vision. *We* had a vision, a shared one. But over
      the years it diverged.” The image disappeared and
      there was just Charles, smiling sadly. “He was the
      first mutant besides myself I’d ever met. You can’t
      imagine what it was like, Scott. I was no longer

      “I don’t have to imagine it. That’s how I felt when
      you found me. I would have done anything for you,

      “I know. I feel like I’ve asked too much of you.”

      “Don’t. This is the life I want.”

      Several days with Charles left me feeling like he and
      I would survive this one intact. I still had
      unfinished business with Jean, though. After dinner
      one night we found ourselves in the garden again.

      “Can you enjoy it at all?” she asked.


      “The garden. The flowers. ‘Ro’s color scheme is
      really striking, but without that...”

      “Yeah, it’s still beautiful.” I shrugged. “I like
      the patterns, the geometry of it; I like the smell of
      the plants. And just the quiet out here. See for
      yourself,” I added, and let her into my brain so she
      could see the garden the way I do. “How are you
      holding up?” I asked her after a bit. “A pretty
      traumatic mission for your first combat one since
      you’re back.” I smiled at her and added, “I wish I
      could have arranged a nice quiet battle where nobody
      gets hurt,” which made her laugh.

      “I’m okay,” she said. “A little worried about you and
      Charles. Is it a good sign or a bad one that you’ve
      been basically closeted with him since we got back?”

      “A good one.”

      She smiled at that. “Ordinarily I’d assume it was a
      good thing, but this time...”

      “I know. It’s different.” Neither of us said
      anything for a minute. “There’s something I need to
      tell you, something I should have said before.”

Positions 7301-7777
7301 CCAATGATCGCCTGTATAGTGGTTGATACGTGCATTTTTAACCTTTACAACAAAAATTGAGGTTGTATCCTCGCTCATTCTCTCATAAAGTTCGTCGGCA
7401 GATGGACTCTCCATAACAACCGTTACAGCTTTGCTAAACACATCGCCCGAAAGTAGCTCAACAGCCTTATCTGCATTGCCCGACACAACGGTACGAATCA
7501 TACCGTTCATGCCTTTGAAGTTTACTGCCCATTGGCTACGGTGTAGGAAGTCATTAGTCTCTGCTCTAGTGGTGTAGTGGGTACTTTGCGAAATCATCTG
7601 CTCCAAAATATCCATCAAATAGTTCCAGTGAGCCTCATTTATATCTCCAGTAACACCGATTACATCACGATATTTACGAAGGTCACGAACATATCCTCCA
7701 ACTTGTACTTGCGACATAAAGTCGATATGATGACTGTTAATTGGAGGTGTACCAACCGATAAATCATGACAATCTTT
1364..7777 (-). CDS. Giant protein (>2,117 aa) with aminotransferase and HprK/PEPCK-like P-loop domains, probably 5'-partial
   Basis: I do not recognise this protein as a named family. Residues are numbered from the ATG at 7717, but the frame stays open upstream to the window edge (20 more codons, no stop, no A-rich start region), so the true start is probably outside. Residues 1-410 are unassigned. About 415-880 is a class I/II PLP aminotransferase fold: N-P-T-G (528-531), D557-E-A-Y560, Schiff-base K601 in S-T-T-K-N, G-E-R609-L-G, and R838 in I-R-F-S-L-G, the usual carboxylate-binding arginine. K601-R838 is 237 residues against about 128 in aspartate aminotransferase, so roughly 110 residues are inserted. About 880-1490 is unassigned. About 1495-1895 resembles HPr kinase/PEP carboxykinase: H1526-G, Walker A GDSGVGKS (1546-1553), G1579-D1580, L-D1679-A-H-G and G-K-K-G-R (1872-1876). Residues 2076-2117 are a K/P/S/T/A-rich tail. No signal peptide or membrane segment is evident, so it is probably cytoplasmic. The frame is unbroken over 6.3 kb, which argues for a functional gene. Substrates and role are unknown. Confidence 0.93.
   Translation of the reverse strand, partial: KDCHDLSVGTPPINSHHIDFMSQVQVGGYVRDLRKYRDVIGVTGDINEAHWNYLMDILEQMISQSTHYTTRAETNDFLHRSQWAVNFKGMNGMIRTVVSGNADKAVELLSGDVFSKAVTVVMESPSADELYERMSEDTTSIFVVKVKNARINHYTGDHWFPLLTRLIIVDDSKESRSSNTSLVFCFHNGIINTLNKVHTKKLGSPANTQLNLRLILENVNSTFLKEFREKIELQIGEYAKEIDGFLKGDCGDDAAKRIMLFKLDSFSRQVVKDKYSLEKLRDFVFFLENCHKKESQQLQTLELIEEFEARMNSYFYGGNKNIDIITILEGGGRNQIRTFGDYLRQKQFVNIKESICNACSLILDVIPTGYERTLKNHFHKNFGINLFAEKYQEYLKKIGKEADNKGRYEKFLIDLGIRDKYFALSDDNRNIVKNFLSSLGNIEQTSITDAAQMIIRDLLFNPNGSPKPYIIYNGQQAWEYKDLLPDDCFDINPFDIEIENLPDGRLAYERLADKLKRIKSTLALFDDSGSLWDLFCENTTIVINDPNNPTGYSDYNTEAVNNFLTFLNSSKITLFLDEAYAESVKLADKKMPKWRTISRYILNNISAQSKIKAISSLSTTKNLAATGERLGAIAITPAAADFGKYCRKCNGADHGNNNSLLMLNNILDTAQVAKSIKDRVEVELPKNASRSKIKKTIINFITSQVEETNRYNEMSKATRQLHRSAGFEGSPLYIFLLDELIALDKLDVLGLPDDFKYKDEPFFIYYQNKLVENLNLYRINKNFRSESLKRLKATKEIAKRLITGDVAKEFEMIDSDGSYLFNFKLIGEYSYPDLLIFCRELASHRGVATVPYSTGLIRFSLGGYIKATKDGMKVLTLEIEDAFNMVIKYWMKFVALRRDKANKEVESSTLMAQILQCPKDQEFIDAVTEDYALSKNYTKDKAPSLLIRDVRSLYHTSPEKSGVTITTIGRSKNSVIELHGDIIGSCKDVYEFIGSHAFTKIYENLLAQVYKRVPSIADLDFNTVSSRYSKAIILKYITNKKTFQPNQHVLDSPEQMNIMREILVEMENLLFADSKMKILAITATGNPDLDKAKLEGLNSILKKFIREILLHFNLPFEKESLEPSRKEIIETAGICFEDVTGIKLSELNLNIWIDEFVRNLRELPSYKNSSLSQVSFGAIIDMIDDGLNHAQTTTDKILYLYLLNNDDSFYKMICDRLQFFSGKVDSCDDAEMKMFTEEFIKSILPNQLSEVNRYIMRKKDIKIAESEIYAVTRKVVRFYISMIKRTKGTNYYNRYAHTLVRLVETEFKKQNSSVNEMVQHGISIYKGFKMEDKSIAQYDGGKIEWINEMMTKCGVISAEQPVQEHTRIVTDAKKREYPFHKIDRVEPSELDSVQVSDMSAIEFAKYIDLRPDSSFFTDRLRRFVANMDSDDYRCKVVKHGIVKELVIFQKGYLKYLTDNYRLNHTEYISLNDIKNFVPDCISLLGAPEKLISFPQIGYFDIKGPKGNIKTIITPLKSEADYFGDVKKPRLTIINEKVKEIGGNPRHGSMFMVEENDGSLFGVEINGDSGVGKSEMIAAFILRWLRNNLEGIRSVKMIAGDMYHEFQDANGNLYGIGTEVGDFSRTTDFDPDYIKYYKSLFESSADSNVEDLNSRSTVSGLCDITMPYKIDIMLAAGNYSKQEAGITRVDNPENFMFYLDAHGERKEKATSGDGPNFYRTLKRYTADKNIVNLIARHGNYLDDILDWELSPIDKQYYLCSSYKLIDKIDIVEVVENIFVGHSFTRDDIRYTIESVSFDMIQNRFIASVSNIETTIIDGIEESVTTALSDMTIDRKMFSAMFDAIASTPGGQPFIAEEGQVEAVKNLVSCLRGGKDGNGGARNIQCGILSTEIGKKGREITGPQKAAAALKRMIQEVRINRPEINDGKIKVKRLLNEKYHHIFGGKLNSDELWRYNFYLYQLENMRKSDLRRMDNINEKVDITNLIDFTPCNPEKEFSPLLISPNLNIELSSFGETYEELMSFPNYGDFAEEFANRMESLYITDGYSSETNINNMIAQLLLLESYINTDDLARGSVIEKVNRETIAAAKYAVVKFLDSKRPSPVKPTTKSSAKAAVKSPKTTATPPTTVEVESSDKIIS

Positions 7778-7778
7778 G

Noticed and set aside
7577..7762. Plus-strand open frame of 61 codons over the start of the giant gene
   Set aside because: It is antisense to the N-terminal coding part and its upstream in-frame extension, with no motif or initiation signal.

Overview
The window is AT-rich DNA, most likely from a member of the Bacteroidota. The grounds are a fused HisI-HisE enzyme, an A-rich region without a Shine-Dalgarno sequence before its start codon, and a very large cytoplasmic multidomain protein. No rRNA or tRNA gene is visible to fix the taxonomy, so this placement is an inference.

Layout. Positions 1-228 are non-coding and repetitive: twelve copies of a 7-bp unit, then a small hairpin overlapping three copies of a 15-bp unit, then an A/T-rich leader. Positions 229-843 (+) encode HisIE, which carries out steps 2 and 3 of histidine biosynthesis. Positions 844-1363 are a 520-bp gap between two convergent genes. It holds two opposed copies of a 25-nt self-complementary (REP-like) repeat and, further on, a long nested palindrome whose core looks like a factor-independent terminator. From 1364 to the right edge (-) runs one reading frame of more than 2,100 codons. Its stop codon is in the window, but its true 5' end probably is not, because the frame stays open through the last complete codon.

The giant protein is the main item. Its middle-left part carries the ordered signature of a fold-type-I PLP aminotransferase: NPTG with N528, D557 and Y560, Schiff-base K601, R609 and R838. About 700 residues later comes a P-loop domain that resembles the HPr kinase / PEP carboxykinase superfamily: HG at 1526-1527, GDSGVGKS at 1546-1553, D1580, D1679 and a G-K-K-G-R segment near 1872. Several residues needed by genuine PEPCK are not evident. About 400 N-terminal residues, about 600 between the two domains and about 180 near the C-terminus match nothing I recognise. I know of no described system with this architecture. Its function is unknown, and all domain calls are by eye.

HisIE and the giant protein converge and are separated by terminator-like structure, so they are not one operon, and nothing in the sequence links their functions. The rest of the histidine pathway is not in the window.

“You’re gay, right?”

      I laughed and then had trouble starting. After a
      minute I said, “We talked before about what happened
      while you were gone. I didn’t tell you everything I
      should have. I know you thought I was involved with
      Jean-Paul, but I wasn’t. I was with someone, though.
      Logan.” I looked away from her and continued, “I
      loved him. Still do, if I’m going to be honest, but
      I’m working on getting over it. And I understand it
      wouldn’t have worked. I’m not saying it’s easy for me
      to know you and he are together, but I really do wish
      you the best.”

      She didn’t answer for a while. When she did, she
      said, “That was really good. I’ve been practicing
      that same line, but I couldn’t manage to say it
      without sounding bitter, so I haven’t. You sounded
      really sincere.”

      “What do you mean?”

      “Logan and I aren’t together.” She sighed. “We never
      were, really. It was probably 90 percent wish
      fulfillment on my part and 10 percent rebound on his
      part, after things fell apart with you. But he’s not
      really interested in me. So yeah, I’ve been
      practicing that ‘wish you the best’ line but it always
      seems to be accompanied by bitter asides about how it
      feels to find out that the two guys you thought were
      fighting over you are really hot for each other.
      That, or world-weary comments about all the good ones
      being gay.”

      “Logan’s not. Gay, that is.”

      “No, I think you’re right. He’s not, exactly. Not
      like you, anyway. But he is in love with you.”

      “He told you that?”

      “Logan? Get real. He did talk to me about it, and I
      give him credit for that. But it was more along the